Kim Byham, long-time Integrity (Episcopal) leader, was born in 1948 in
Parkersburg, West Virginia, where he grew up as an active member of Trinity
Episcopal Church. After college (Marietta College) and law school (New York
University School of Law), Kim began practicing law in New York City and at age
23 was elected to his parish's vestry.
That same year Kim was married and from that ten-year marriage has come two
children and two granddaughters. Kim was active in his profession and in the
Episcopal Church, both at the parish and diocesan levels.
In 1978, Kim began finally coming to grips with his sexuality and by 1981 his
marriage had ended and he started a new life. Due to the Spirit, however, his
involvement with the Episcopal Church remained constant and he became a member
of a predominately African-American and Afro-Caribbean parish in Manhattan,
which he served as Vestry member and Warden.
In 1981, he became a member of Integrity, the then seven-year-old lesbian,
gay (and later bisexual and transgendered) ministry of and to the Episcopal
Church. He immediately became involved in leadership of the New York chapter.
His first national responsibility was to organize a national convention held in
1984 at the General Theological Seminary in New York City. That work was
more than amply compensated by meeting at that convention a young man from
Michigan who was attending the conference. Scott Helsel and Kim have been
together since and will celebrate their 20th anniversary in August, 2004.
Kim was made chief fund raiser of Integrity and a member of the Board in the
fall of 1984 and served on the Board, with a minor interruption, in various
roles through 1997. Kim was elected President of Integrity in 1987 and put the
organization on a sound financial basis, helped assure there was gender parity
on the Board, and visited chapters in the United States, Canada, and Australia.
After stepping down as President in 1990, Kim became Director of Communication.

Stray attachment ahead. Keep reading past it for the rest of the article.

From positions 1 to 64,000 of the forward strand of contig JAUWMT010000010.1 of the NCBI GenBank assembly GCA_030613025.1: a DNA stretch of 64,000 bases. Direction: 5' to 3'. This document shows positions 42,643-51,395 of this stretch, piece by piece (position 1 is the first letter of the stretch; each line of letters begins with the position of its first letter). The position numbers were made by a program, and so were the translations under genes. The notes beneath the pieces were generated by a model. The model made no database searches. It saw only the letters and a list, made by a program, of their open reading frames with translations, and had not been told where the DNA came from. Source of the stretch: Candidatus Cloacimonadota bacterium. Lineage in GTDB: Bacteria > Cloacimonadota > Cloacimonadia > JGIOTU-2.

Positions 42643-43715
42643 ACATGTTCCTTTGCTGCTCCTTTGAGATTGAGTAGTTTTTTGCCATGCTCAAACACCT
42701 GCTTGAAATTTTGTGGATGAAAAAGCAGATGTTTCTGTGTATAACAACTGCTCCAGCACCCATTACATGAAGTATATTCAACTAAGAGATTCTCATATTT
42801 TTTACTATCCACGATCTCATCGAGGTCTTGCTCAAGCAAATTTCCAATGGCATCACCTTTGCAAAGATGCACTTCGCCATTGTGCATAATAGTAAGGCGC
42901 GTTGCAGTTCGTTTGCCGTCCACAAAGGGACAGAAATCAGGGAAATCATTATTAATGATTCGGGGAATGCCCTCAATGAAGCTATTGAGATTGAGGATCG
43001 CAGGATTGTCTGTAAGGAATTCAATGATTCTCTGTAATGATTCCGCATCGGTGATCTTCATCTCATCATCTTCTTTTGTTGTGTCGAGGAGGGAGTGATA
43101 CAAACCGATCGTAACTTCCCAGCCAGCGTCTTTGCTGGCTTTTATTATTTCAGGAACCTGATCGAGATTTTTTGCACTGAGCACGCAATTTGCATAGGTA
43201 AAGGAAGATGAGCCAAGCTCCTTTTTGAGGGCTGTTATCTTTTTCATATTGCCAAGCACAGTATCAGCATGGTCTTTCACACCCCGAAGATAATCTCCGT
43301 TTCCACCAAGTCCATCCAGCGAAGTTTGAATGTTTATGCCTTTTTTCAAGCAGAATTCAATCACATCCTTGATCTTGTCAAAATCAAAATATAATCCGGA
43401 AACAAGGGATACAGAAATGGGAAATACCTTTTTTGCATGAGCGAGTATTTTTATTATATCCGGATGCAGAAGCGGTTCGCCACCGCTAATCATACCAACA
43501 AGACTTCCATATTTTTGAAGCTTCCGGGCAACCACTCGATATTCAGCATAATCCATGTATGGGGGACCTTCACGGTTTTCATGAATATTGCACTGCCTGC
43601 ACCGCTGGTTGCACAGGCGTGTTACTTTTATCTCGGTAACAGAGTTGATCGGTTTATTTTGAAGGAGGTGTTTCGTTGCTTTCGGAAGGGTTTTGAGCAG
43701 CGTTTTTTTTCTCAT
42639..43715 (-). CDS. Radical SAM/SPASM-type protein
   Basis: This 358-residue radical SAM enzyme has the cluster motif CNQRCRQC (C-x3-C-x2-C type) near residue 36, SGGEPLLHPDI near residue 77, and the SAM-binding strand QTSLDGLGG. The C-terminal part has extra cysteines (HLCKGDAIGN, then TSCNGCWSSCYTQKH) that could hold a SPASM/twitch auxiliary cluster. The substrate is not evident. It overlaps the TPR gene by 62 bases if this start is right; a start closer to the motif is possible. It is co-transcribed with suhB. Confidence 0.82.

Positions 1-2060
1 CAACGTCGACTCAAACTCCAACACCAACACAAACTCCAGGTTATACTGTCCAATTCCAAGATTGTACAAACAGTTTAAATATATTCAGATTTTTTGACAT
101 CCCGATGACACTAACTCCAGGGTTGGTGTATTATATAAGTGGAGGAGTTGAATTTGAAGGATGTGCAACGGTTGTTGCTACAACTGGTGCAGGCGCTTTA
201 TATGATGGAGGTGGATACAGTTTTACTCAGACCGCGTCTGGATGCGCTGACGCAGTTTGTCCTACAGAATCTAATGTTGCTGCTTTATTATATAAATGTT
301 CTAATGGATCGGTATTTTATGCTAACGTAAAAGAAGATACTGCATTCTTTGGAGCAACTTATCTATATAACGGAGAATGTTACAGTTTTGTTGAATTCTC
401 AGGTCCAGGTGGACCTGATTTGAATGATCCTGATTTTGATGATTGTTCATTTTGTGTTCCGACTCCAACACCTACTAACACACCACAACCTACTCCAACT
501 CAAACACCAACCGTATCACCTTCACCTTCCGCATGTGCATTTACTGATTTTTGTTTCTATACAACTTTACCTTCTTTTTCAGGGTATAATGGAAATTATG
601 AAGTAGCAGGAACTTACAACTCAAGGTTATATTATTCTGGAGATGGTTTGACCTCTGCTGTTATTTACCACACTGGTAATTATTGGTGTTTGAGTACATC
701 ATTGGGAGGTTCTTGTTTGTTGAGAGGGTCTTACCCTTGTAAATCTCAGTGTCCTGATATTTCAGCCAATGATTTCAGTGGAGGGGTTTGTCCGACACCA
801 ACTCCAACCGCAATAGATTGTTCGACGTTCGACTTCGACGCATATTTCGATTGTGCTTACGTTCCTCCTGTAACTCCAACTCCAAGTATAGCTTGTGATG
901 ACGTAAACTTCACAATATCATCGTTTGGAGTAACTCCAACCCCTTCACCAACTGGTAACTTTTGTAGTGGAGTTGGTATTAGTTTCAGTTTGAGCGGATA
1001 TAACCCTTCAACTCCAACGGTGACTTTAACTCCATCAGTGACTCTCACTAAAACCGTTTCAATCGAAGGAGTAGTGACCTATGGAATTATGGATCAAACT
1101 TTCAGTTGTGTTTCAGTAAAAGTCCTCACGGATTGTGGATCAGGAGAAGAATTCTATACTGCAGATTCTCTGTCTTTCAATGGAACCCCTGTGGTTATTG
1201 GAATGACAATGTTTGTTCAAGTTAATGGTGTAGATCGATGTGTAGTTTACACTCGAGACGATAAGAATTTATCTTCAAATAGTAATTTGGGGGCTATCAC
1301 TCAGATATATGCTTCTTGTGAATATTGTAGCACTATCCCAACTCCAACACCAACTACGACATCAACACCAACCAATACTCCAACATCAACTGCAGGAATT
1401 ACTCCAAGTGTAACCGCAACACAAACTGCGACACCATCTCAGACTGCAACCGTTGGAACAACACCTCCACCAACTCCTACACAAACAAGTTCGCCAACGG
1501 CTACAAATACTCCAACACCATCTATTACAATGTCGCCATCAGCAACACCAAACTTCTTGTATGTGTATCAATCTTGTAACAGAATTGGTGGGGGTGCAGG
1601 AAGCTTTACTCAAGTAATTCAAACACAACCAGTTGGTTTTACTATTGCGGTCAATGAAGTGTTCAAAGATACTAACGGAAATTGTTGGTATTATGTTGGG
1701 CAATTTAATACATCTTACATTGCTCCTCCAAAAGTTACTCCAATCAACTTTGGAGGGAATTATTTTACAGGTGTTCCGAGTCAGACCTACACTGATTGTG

He coordinated Integrity's efforts at the General Conventions of the Episcopal
Church in 1988, 1991, 1994 and 1997. Kim was part of the four-person Integrity
presence at the Lambeth Conference of worldwide Bishops of the Anglican
Communion in 1998. He was awarded the second Louie Crew Award for Significant
Service to Integrity, following Dr. Crew himself.
In addition to Integrity work, Kim has and continues to serve in a number of
functions on the parish, diocesan and national levels of the Episcopal Church.
After moving to New Jersey in 1988, and changing parishes/dioceses in 1990, Kim
became Warden of his new parish and was elected to Diocesan Council of the
Diocese of Newark (1992), Alternate or Deputy from the Diocese of Newark to
General Conventions (1994, 1997 and 2000), the Standing Committee of the Diocese
of Newark (1999 and 2003), the Nominating Committee for Bishop Coadjutor of the
At the Episcopal General Convention, Kim has been the most prolific author of
lesbian and gay focused legislation, authoring over twenty successful
resolutions, including calling for equal treatment for same-sex partners by the
Church Pension Fund, amending the canons of the Church to prohibit
discrimination in membership or access to ordination because of sexual
orientation, and an apology to the LGBT community for the history of oppression
by the Episcopal Church.
In addition to General Convention activities, Kim has served the National
Church on the Joint Standing Committee on Nominations and the Standing
Commission on National Mission and Evangelism. In 2003, Kim was elected by
Province II (dioceses in NY, NJ, the Virgin Islands, Europe, and Haiti) to the
Executive Council of the Church, the 38-member body which governs the Episcopal
Church between General Conventions.
Kim has served on the Steering Committee of Claiming the Blessing, the
coalition which put forward the successful resolution supporting the blessing of
same-sex relationships by the Church in 2003.
(This biographical statement provided by Kim Byham.)